No time to waste: AI to fast-track cardiac arrest care
Supported by a $1.36 million government grant, Monash University and Ambulance Victoria are working hard to improve cardiac arrest survival rates.
A leading cause of death in Australia, cardiac arrest can happen to anyone at any time, often without warning. For those who don’t receive hospital care, their chance of survival is only 10%. From 2018 to 2019, Ambulance Victoria attended 6,519 cardiac arrest patients – the highest number of cases ever.
Experts from the Faculty of IT are developing AI technology to help triple zero operators identify more accurately and quickly that an emergency call is about a cardiac arrest.
This will help fast-track critical care – and may save an estimated 185 lives every year.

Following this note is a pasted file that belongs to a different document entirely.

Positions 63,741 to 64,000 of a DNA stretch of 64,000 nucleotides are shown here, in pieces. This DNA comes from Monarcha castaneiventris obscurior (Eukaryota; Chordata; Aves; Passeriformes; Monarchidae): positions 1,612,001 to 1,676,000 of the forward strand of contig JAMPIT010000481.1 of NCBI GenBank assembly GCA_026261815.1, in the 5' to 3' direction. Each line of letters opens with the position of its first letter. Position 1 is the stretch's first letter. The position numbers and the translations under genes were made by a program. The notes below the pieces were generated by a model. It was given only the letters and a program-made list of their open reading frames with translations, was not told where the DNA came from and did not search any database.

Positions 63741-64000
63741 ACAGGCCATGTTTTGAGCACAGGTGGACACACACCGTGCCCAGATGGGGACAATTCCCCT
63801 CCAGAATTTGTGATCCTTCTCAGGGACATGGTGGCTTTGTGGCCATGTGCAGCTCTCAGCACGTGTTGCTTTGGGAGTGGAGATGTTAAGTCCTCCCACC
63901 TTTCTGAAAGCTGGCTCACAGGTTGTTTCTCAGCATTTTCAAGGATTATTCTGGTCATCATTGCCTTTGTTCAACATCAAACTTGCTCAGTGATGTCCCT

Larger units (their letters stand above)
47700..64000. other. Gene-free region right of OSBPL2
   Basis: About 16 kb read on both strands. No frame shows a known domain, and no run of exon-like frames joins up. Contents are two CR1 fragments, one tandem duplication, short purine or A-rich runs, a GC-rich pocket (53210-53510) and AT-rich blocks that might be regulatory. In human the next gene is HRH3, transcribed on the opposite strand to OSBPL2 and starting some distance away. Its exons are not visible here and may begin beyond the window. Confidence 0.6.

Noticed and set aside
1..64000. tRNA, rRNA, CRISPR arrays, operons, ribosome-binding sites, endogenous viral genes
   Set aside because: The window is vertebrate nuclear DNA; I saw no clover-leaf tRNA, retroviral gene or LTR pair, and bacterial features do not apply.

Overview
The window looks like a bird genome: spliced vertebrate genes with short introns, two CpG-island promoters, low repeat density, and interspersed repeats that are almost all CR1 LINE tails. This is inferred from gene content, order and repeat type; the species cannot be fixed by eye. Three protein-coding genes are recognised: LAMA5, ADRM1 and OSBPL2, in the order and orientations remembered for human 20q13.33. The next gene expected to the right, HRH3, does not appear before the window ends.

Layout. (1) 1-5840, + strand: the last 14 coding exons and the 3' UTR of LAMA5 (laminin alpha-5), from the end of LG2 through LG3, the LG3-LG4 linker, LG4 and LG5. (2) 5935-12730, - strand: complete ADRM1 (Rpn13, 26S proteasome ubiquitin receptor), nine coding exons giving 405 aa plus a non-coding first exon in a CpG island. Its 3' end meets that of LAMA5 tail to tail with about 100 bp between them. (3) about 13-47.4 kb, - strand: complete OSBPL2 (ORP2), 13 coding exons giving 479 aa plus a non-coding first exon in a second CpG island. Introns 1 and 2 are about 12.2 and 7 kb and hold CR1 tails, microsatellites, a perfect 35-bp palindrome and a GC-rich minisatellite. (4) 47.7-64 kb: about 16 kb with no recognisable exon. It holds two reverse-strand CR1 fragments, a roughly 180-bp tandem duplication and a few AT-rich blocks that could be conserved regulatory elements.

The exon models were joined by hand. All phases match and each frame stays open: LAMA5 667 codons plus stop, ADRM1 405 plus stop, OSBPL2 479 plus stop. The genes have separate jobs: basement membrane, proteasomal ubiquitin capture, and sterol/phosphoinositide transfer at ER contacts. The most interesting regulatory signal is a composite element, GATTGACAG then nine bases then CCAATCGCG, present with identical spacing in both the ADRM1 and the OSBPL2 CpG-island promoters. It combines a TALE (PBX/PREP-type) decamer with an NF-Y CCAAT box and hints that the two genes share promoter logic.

Precious minutes to save precious lives
The AI technology our researchers are creating will run in the background during incoming emergency calls. Monitoring with utmost precision, it will identify keywords, language and sound patterns of the caller that are likely to indicate that a person is suffering from cardiac arrest.
Once signs are detected, the system will immediately alert the operator to dispatch a high-priority ambulance.
In any cardiac arrest situation, the first three to five minutes are paramount. Having AI operating in the background will act as a safety net to help catch the often subtle but vital signs that an emergency call is about a cardiac arrest. By being more proactive, we can reduce mortality rates.’ said Professor Ann Nicholson, Monash lead of this important project.
It will also notify the call-taker to guide people at the scene through CPR or defibrillation. Without these interventions, the patient’s chance of survival drops by 10% each minute that passes.
‘We are always looking for new ways to innovate and deliver the very best and safest care – because all Victorians deserve access to world-class treatment when they need it most. Cutting-edge artificial intelligence will help paramedics get to the scene faster, reducing the possibility of brain damage and increasing the chance of survival.’ said Minister for Health, Jenny Mikakos.